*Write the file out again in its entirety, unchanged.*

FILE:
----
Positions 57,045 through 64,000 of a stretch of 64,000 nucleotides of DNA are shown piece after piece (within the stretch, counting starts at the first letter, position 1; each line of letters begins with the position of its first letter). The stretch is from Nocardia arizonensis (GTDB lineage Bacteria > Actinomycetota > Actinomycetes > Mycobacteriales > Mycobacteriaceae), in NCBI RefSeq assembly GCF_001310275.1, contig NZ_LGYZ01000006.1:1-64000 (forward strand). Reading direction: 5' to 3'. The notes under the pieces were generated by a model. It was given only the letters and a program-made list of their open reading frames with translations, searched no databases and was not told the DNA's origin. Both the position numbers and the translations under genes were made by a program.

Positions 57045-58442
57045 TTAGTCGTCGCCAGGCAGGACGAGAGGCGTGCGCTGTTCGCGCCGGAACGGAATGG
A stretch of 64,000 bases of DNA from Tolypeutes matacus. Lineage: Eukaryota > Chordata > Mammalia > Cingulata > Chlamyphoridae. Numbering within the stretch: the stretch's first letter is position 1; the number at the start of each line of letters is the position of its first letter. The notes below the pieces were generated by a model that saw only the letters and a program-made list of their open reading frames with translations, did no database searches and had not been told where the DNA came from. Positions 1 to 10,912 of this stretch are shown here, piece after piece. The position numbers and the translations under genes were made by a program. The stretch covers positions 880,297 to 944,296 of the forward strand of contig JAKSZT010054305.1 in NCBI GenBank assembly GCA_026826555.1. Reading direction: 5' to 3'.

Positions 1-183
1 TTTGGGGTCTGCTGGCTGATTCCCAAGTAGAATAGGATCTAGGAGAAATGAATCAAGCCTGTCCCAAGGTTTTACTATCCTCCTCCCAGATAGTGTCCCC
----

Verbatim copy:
Positions 57,045 through 64,000 of a stretch of 64,000 nucleotides of DNA are shown piece after piece (within the stretch, counting starts at the first letter, position 1; each line of letters begins with the position of its first letter). The stretch is from Nocardia arizonensis (GTDB lineage Bacteria > Actinomycetota > Actinomycetes > Mycobacteriales > Mycobacteriaceae), in NCBI RefSeq assembly GCF_001310275.1, contig NZ_LGYZ01000006.1:1-64000 (forward strand). Reading direction: 5' to 3'. The notes under the pieces were generated by a model. It was given only the letters and a program-made list of their open reading frames with translations, searched no databases and was not told the DNA's origin. Both the position numbers and the translations under genes were made by a program.

Positions 57045-58442
57045 TTAGTCGTCGCCAGGCAGGACGAGAGGCGTGCGCTGTTCGCGCCGGAACGGAATGG
A stretch of 64,000 bases of DNA from Tolypeutes matacus. Lineage: Eukaryota > Chordata > Mammalia > Cingulata > Chlamyphoridae. Numbering within the stretch: the stretch's first letter is position 1; the number at the start of each line of letters is the position of its first letter. The notes below the pieces were generated by a model that saw only the letters and a program-made list of their open reading frames with translations, did no database searches and had not been told where the DNA came from. Positions 1 to 10,912 of this stretch are shown here, piece after piece. The position numbers and the translations under genes were made by a program. The stretch covers positions 880,297 to 944,296 of the forward strand of contig JAKSZT010054305.1 in NCBI GenBank assembly GCA_026826555.1. Reading direction: 5' to 3'.

Positions 1-183
1 TTTGGGGTCTGCTGGCTGATTCCCAAGTAGAATAGGATCTAGGAGAAATGAATCAAGCCTGTCCCAAGGTTTTACTATCCTCCTCCCAGATAGTGTCCCC